CHICAGO—Wilco singer Jeff Tweedy sits at the kitchen table in the band’s rehearsal space and recording studio, a third-story loft on the city’s Northwest Side, and indulges a fetish for antique art.
He rips open the plastic wrap on a rare double-album vinyl copy of the band’s sixth studio album, Sky Blue Sky (Nonesuch). He opens the gatefold to examine a large horizontal color image of the band at work in the loft, gazing up from their instruments, engulfed by gear, microphones, books, albums and CDs.
Wilco has been ahead of the music-industry curve when it comes to making the band’s music available on the Internet for everyone who wants it, free or otherwise. Many fans have already heard the new album, because it has been streaming on the band’s Web site, wilcoworld.net, for weeks. Others will buy the CD when it becomes available in stores this week.
But there’s little doubt Tweedy prefers this old-fashioned version of the record, a relic of a pre-digital era, when music came packaged with lyrics, credits, liner notes and pictures in a sturdy cardboard sleeve.
“Hey, we didn’t win a Grammy for best album packaging (in 2004) for nothing,” he says with a sarcastic smile.
Later, when assessing the notion that someday music will be entirely an invisible commodity distributed via Internet downloads, he balks. “It would be good for the environment if people aren’t selling pieces of plastic that are going to end up in a landfill someday,” he says. “At the same time, there are certain things that will be missed. Like good old cylinder players are missed.”
He’s kidding only a little bit. At first listen, it might be tempting to characterize Wilco’s new album as an antique, too, or at least a throwback to an era when musicians didn’t have computers and couldn’t construct an entire performance out of a few digitized notes and beats. The common ground for the current incarnation of the band—a six-piece lineup that includes founding bassist John Stirratt, drummer Glenn Kotche, keyboardist Mikael Jorgensen, multi-instrumentalist Pat Sansone and guitarist Nels Cline—is the music made between 1966 and 1974, Tweedy says. The band even recorded the music on a 2-inch reel-to-reel tape machine instead of computers, which is practically unheard of in today’s production world. It requires a band to essentially record complete takes of a song rather than overdub and edit parts at will.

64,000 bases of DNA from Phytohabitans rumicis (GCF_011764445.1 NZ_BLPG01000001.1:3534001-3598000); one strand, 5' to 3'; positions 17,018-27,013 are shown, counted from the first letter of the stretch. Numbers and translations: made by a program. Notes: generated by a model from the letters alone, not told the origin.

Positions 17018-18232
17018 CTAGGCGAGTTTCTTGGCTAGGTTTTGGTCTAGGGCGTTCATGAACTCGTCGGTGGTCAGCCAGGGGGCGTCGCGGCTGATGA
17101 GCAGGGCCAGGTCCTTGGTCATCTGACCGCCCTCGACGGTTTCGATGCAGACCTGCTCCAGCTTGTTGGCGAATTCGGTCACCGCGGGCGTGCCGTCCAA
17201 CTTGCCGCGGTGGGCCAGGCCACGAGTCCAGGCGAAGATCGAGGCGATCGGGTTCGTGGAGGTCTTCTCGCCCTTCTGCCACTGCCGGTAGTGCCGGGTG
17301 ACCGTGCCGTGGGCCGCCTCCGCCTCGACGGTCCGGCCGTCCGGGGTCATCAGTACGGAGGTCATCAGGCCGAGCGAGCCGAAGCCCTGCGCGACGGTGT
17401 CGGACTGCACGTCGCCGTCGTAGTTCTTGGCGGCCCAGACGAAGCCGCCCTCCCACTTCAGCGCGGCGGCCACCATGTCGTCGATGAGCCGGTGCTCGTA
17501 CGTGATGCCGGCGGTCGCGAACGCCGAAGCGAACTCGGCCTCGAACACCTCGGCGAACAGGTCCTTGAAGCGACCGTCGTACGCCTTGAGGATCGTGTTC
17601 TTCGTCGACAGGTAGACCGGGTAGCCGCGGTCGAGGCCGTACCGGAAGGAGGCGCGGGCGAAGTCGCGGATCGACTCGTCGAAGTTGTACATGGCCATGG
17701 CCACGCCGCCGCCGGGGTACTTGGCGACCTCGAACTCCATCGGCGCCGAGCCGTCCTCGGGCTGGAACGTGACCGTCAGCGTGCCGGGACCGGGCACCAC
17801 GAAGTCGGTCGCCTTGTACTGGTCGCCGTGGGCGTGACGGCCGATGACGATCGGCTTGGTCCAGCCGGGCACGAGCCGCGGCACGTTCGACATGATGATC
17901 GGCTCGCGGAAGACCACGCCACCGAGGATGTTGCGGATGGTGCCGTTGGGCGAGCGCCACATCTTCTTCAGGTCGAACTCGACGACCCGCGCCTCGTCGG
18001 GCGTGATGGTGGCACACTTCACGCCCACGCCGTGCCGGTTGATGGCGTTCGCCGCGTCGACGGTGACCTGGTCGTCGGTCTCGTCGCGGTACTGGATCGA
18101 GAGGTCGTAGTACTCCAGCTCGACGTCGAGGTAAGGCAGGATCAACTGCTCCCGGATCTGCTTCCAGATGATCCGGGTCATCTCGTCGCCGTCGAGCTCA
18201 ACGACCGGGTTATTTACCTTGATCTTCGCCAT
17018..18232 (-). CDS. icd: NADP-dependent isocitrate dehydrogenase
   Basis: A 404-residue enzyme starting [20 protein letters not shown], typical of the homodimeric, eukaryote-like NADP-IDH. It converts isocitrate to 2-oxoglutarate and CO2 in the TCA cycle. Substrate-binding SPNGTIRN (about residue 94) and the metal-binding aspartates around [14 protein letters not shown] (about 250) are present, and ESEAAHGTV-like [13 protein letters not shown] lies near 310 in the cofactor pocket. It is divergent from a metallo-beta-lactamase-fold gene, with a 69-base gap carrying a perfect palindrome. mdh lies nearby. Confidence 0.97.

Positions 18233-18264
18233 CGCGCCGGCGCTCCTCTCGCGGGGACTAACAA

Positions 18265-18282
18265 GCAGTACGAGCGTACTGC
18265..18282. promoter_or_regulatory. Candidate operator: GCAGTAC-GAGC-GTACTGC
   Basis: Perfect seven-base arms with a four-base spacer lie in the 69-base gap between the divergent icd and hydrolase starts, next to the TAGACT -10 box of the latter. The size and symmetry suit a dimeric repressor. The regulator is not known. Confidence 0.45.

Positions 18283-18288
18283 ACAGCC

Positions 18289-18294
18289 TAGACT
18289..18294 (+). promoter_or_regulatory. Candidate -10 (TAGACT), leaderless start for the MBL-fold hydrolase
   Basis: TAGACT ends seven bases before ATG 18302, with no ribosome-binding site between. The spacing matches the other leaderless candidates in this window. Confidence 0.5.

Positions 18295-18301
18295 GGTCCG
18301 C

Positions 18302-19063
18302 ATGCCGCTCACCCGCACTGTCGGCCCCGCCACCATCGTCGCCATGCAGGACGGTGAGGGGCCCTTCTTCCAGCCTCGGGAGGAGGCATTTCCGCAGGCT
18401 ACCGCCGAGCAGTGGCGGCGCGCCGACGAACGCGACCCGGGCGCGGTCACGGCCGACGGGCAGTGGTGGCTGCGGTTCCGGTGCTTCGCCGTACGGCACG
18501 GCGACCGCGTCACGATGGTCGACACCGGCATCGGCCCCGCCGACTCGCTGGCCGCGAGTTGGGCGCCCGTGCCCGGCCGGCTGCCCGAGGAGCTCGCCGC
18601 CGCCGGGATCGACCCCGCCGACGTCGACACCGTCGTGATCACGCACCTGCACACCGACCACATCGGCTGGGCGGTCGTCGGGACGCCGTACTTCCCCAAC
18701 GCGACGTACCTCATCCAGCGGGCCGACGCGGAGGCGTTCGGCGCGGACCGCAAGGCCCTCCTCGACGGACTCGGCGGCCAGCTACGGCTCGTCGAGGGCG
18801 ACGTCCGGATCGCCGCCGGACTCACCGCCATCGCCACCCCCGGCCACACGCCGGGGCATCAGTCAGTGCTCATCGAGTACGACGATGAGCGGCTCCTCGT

Much about the album, from the way it was recorded to the artwork, evokes the casual community of recordings such as The Basement Tapes, an unvarnished document of the music the Band and Bob Dylan made during the late `60s in the basement of Big Pink, a house in Woodstock, N.Y. They share a similar spirit: friends gathered in a room, making music for music’s sake, recording all the instruments and voices while playing together.
“We built this studio and this environment to allow that to happen without a clock ticking,” Tweedy says. “No headphones, vocal mic 4 feet in front of the drum kit. Not a lot of separation between the instruments. Everything had to happen at the same time.”
Stirratt sounds almost relieved when describing the process. “It was the fastest record we’d done in a long time: a two-week recording session. I think 95 percent of the great rock music in the world is stuff that hasn’t been labored over too much.”
The last three Wilco albums have been labored affairs: meticulously constructed and then deconstructed in the recording studio. The results were extraordinary, producing at least one masterpiece, Yankee Hotel Foxtrot (2002), but the band’s lineup was in constant flux.
Tweedy and Stirratt have been the sole constants in the band over its 12-year history, and they have weathered many changes in personnel, some of them tumultuous. But after A Ghost is Born was released in 2004, the band’s volatile internal chemistry stabilized. The current incarnation of Wilco is also the longest lived, at a mere three years. Blue Sky Blue is as much a testament to that stability as anything else.